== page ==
Clark unveils new B.C. student loan repayment assistance plan

By Laura Rodgers

Payments can now be partially relieved for people with incomes above the thresholds of the existing student loan interest relief program

VANCOUVER (CUP) — The B.C. government has unveiled a new “repayment assistance program” to help university graduates repay their student loans.
Student loan payments can now be partially relieved for people whose incomes are above the thresholds of the existing student loan interest relief program. B.C. Premier Christy Clark announced the new assistance plan Monday as part of her “families first” agenda.
“Eligibility is determined based on income, student loan debt and family size,” said Ministry of Advanced Education spokesperson Baljinder Jacques in an email.

According to Jacques, the repayment assistance program ensures that those paying back student loans will not need to give more than 20 per cent of their monthly income toward provincial student loan repayment.

The program is an adjustment to a previously existing provincial student loan relief plan. Under the new plan, those unable to repay their loans can apply for what is called Stage 1 relief, in which the province will pay a portion of the borrower’s interest.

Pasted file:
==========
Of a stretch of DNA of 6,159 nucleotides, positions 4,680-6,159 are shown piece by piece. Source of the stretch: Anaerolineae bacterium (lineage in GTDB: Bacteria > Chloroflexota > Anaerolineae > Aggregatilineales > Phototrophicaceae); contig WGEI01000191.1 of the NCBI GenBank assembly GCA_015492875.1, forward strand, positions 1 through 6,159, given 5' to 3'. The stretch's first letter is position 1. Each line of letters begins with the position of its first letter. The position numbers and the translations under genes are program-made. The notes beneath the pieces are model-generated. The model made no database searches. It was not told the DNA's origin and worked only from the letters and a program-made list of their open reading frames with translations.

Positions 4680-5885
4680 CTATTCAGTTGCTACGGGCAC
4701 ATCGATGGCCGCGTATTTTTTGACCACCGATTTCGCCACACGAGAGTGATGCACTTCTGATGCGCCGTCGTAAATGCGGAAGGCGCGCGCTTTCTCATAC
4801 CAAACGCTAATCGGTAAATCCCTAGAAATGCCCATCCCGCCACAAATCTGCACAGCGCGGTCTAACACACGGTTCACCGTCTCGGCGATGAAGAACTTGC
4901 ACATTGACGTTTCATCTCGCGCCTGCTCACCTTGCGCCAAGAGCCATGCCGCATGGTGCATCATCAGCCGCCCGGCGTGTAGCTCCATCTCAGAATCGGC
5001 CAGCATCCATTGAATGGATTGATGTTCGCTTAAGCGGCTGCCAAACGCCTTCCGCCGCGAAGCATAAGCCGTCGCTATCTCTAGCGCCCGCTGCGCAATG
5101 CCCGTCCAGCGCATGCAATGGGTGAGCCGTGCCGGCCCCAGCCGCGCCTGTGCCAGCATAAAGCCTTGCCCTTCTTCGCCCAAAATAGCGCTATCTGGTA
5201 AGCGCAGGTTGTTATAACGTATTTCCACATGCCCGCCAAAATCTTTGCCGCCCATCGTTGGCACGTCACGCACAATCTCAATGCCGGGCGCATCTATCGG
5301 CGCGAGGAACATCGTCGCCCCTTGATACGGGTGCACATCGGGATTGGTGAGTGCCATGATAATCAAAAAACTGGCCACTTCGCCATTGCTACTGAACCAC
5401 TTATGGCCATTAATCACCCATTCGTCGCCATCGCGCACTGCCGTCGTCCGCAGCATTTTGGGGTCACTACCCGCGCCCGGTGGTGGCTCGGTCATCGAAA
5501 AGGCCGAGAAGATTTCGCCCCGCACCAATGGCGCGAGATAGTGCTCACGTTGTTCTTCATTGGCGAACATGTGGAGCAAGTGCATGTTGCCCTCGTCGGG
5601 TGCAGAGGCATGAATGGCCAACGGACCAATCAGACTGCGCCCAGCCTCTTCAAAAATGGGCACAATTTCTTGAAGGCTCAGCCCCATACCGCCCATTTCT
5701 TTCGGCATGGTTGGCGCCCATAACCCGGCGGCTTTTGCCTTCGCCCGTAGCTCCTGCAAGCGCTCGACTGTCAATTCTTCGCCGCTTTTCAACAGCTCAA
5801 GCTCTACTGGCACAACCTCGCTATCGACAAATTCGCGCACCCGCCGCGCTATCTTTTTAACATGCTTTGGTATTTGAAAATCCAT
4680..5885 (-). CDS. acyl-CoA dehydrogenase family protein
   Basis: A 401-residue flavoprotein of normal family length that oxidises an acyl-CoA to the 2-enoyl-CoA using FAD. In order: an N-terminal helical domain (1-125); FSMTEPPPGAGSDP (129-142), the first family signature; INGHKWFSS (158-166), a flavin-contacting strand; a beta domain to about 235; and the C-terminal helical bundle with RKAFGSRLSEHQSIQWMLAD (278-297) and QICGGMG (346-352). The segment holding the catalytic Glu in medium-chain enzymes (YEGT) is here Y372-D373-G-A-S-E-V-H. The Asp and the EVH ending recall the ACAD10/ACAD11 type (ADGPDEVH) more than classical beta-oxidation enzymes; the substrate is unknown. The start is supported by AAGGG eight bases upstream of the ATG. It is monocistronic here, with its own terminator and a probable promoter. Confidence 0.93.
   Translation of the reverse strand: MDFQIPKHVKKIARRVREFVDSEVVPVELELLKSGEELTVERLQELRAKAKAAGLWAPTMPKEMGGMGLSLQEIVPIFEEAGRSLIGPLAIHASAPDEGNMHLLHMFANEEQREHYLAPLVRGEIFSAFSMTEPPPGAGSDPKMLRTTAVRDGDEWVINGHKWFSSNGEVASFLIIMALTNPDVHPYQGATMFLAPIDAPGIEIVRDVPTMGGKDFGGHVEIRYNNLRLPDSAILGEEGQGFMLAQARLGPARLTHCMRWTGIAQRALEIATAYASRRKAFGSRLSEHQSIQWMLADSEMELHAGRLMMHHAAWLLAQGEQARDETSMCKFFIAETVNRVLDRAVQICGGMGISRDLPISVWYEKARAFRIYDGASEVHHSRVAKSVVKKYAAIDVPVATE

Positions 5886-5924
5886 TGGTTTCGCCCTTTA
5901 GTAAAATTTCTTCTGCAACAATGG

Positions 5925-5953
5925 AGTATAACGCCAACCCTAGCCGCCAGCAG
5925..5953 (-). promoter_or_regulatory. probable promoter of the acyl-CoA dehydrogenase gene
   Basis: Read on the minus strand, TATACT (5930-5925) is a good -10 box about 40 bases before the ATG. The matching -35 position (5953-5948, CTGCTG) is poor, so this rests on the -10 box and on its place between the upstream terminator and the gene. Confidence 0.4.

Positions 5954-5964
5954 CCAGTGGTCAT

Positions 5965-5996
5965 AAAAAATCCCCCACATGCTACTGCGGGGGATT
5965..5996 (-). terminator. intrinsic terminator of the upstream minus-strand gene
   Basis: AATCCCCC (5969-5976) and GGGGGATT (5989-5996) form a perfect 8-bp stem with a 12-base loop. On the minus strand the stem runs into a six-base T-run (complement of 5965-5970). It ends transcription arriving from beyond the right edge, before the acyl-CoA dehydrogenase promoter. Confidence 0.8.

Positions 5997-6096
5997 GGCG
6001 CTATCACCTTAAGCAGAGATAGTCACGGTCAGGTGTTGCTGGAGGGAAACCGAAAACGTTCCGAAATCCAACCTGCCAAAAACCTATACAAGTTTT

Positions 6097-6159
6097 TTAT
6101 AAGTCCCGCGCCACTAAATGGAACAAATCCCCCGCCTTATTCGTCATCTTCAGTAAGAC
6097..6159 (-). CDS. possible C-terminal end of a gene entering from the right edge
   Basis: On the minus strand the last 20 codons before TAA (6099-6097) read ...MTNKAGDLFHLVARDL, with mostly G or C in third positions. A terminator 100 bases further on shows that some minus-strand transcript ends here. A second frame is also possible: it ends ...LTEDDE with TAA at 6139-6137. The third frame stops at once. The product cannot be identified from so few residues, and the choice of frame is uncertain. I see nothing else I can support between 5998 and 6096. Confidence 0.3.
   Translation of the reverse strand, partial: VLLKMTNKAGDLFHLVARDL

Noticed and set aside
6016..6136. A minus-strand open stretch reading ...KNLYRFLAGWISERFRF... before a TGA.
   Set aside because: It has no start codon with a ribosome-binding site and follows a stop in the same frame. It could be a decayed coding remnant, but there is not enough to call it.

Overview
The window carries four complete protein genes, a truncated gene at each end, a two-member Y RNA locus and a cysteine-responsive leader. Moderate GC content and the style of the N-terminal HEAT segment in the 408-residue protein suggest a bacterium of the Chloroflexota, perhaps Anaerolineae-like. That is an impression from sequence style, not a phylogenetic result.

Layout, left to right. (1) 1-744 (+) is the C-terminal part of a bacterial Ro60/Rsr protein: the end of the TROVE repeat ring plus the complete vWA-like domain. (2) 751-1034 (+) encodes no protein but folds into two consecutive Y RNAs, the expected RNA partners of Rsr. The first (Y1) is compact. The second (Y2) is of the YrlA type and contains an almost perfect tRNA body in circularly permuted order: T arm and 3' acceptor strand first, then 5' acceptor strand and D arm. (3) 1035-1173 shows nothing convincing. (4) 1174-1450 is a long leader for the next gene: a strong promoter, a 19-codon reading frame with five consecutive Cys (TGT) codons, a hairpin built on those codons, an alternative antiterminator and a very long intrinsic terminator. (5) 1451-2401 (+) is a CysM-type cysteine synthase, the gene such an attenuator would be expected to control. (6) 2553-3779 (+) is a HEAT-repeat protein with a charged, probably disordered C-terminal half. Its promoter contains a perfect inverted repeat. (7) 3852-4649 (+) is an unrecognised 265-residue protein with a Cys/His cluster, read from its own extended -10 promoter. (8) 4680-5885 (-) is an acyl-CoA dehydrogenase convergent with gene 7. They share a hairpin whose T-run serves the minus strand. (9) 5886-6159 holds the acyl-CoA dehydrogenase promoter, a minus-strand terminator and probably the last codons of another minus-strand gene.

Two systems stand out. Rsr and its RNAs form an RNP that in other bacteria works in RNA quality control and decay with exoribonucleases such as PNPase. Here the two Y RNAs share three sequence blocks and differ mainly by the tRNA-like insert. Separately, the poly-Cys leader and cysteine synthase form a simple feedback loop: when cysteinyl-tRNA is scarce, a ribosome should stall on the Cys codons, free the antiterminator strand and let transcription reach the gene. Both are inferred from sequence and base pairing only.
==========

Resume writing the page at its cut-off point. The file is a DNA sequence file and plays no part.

After five years on interest relief — or if someone has been repaying their loans for 10 years in total — they can apply for Stage 2, at which point the government can pay down some of the principal on the loan. If the full loan is not paid off after 15 years, the government will relieve what remains.

But B.C. NDP post-secondary education critic Michelle Mungall doesn’t think the new repayment options go far enough.

“It’s just the reannouncement of an existing program that’s had a few changes to align with the federal government program,” said Mungall. “It’s not substantive. It’s not addressing the major issues around student debt and affordability for post-secondary education.”

Mungall said her party would prefer to see more money go toward grants that students can apply for while they’re still in school, rather than student loan relief after they’re finished.

“B.C. still has the highest interest rate for student loans in the country,” she said. “This program doesn’t address any of that.”

After graduating from UBC this May, Justin Dirk hopes that the new program will keep him from being overburdened with debt. “I guess it would help me. I plan on traveling and gaining some life experience before I decide what I want to do with my life. I may go to grad school and rack up more debt, in which the relaxed [payment] load would help.”

Dirk continued, “Going into your adult life with more debt is never a good thing. I would prefer lower tuition so that coming out of university, especially in Vancouver, with high living costs, I would be able to have the means to live here and not worry about more debt and debt payments.”

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